SYLVA: No, No! That framework is already published on the PPPRA (Petroleum Products Pricing Regulatory Agency) website. But, there are some elements of the framework that are not constant. Like the feedstock, or the cost of the product, which is determined by the prevailing cost of crude oil at the international oil market. That cost of crude oil is never constant. What we have done is to publish the framework to allow Nigerians to calculate the fuel price based on the framework. That is part of requirements by the World Bank for granting Nigeria loan.
What the government is not doing any more is to be announcing the fuel price for the month. We have stepped back. We are no longer involved in the business of fixing fuel prices. So, PPPRA cannot announce fuel prices any more. We only make sure that the petroleum products marketers are aware of the price range based on the ‘Platts’ of the time. And if the Platts is established, the government would state the limit the marketers are allowed to charge as a retail price.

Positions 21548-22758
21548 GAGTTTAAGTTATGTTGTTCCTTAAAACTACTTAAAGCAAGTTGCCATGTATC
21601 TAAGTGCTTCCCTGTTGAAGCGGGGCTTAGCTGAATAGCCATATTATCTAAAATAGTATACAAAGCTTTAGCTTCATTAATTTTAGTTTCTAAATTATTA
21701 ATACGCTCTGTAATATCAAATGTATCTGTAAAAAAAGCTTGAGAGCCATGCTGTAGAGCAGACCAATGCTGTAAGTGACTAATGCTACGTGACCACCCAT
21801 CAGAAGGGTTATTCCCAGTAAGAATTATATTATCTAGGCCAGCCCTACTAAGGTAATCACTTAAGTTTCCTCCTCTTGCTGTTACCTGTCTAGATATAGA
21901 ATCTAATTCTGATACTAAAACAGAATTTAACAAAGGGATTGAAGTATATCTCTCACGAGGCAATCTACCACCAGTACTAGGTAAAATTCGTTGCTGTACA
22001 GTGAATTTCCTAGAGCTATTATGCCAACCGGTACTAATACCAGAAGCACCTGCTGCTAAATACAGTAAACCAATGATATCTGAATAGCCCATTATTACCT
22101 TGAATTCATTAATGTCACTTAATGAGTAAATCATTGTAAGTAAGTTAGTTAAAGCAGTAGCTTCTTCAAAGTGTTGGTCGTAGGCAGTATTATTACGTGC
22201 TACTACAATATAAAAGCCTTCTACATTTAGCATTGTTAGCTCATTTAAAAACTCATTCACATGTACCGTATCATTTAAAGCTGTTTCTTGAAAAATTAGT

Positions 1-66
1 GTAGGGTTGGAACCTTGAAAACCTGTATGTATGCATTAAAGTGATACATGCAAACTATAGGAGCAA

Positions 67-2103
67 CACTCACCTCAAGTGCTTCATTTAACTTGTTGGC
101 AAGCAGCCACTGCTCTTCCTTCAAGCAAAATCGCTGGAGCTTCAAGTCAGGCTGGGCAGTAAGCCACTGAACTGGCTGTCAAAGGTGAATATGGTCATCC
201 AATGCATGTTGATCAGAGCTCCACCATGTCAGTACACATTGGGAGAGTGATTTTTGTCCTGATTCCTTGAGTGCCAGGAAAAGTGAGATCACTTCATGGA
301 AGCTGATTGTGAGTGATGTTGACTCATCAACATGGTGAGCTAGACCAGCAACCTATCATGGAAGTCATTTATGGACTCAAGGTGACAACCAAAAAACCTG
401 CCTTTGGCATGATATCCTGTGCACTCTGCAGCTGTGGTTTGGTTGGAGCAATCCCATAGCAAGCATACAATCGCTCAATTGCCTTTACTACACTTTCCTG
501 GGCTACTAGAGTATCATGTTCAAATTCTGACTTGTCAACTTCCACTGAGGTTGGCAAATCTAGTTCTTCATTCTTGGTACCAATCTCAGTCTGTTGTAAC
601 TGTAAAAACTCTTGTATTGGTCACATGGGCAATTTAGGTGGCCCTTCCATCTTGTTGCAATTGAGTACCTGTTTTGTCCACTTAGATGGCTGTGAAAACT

It’s like a recommended retail price, which is obtained in most societies, even in advanced economies. With that, the DPR (Department of Petroleum Resources) will ensure that nobody goes beyond that retail price and exploits the consumers. It’s no longer a situation where every month we announce the price.
PT: If you consider some of your achievements you are so proud of in the last one year, what would they be?